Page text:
Urinary Analyses


If peptides are present in the blood, they will tend to be collected by the kidneys and dumped in the urine. Thus, the peptide content of the urine will, to some extent, be reflective of the content of the blood. Given that this method must still be regarded as experimental and that the removal of blood samples, from children, with or without autism, can cause distress, we have concentrated upon the urine rather than blood for our studies. Our preliminary results together with the details of the methodology have already been published (Shattock et al, 1990). Although there have been certain minor alterations the process remains essentially the same.


Briefly, a fresh sample (5ml) of urine is subjected to a preliminary clean-up process (SPE), which separates peptides and other similarly sized and charged molecules from the small, water soluble molecules and the larger molecules. The peptide fraction is then injected onto a column and a solvent passed along the column in a process known as gradient elution High Performance Liquid Chromatography (HPLC). The products are detected as they emerge from the column and the results recorded in graphical and numerical form.


Figure 2 & 3: HPLC results from control and autism samples.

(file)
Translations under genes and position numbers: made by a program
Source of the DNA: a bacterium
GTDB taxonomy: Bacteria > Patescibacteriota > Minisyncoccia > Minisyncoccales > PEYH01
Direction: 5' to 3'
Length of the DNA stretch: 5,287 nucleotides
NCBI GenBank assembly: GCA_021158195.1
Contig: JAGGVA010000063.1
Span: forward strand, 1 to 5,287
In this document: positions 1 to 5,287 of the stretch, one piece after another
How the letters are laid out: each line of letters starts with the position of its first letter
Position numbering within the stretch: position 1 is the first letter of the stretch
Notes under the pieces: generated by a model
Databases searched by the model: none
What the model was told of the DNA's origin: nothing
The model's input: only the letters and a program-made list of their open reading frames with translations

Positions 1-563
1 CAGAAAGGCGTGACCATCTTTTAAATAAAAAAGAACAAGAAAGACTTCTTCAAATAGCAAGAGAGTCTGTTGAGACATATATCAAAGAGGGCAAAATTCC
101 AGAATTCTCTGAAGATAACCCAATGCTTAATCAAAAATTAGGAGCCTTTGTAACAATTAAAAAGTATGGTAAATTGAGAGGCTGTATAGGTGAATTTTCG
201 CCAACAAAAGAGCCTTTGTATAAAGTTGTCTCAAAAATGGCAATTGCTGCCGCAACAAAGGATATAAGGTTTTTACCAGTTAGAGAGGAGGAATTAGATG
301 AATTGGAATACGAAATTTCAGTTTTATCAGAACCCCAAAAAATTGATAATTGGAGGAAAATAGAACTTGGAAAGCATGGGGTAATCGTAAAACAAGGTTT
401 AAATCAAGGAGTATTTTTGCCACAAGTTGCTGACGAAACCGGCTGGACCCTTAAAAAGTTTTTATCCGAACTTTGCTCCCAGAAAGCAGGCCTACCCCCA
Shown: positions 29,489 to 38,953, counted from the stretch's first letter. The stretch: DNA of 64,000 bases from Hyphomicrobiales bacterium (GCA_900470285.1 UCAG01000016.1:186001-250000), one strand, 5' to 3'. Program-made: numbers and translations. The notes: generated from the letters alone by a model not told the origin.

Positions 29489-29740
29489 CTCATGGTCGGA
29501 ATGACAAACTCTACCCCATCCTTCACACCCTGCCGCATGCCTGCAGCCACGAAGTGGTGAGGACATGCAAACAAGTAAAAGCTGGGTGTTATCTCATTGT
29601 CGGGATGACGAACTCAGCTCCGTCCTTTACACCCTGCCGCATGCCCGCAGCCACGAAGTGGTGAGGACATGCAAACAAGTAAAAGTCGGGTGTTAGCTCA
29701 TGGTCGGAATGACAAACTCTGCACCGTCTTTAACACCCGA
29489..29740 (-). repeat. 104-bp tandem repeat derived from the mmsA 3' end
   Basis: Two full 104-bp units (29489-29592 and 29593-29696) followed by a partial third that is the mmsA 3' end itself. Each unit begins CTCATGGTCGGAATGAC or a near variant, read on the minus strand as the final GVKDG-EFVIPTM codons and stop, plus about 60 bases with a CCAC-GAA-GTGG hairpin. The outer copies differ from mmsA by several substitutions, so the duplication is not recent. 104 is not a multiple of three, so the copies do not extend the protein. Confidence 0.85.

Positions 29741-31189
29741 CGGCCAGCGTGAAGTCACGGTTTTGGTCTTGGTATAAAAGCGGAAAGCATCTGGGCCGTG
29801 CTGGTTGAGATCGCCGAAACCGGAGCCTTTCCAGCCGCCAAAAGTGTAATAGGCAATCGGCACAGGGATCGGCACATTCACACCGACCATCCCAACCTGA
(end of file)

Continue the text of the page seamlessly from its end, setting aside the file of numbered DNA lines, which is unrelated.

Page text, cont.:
HPLC results from control and autism samples



Figure 2 shows a typical urinary profile (chromatogram) obtained from a normal medication free subject with no evidence of autism or other related pathological condition. The scale along the bottom represents the time taken for each material to elute (in minutes). The area under the peak gives some indication of the amount of each component, which is present in the extract. The peptides with biological activity tend to appear in the region, which lies between about 18 and 30 minutes (in this particular system). It has not yet been proven that all of the peaks between these points are due to peptides but we speculate that some are due to the results derived from previous research studies undertaken. Although there are slight variations from day to day that are reflective of transient dietary or other changes, the patterns for each individual retain characteristic features. The control sample shows a number of peaks in the relevant area but nothing of any major consequence.


Figure 3 shows the profile of a sample taken from a subject with autism. Generally speaking, the peaks in the relevant area are larger and more numerous. In particular, the vast majority of subjects show their major peak at around 20-21 minutes*. At this point in time, it is not possible to assign a structure to the substance causing this peak.



* [Update: The structure of this peak has been subsequently elucidated as being trans-indolyl-3-acrloylglycine (IAcrGly); a more thorough account of this compound and its potential relevance can be found here]


In a smaller subgroup of subjects (less than 10%) a major peak appears in the profile at 25-26 minutes. This peak co-chromatographs precisely with bovine beta-casomorphin 7, one of the principal opioid peptides obtained from the breakdown of cow’s milk, in several different chromatographic systems. Reichelt (Knivsberg 1990) has also demonstrated the presence of bovine casomorphin using an immunoassay technique.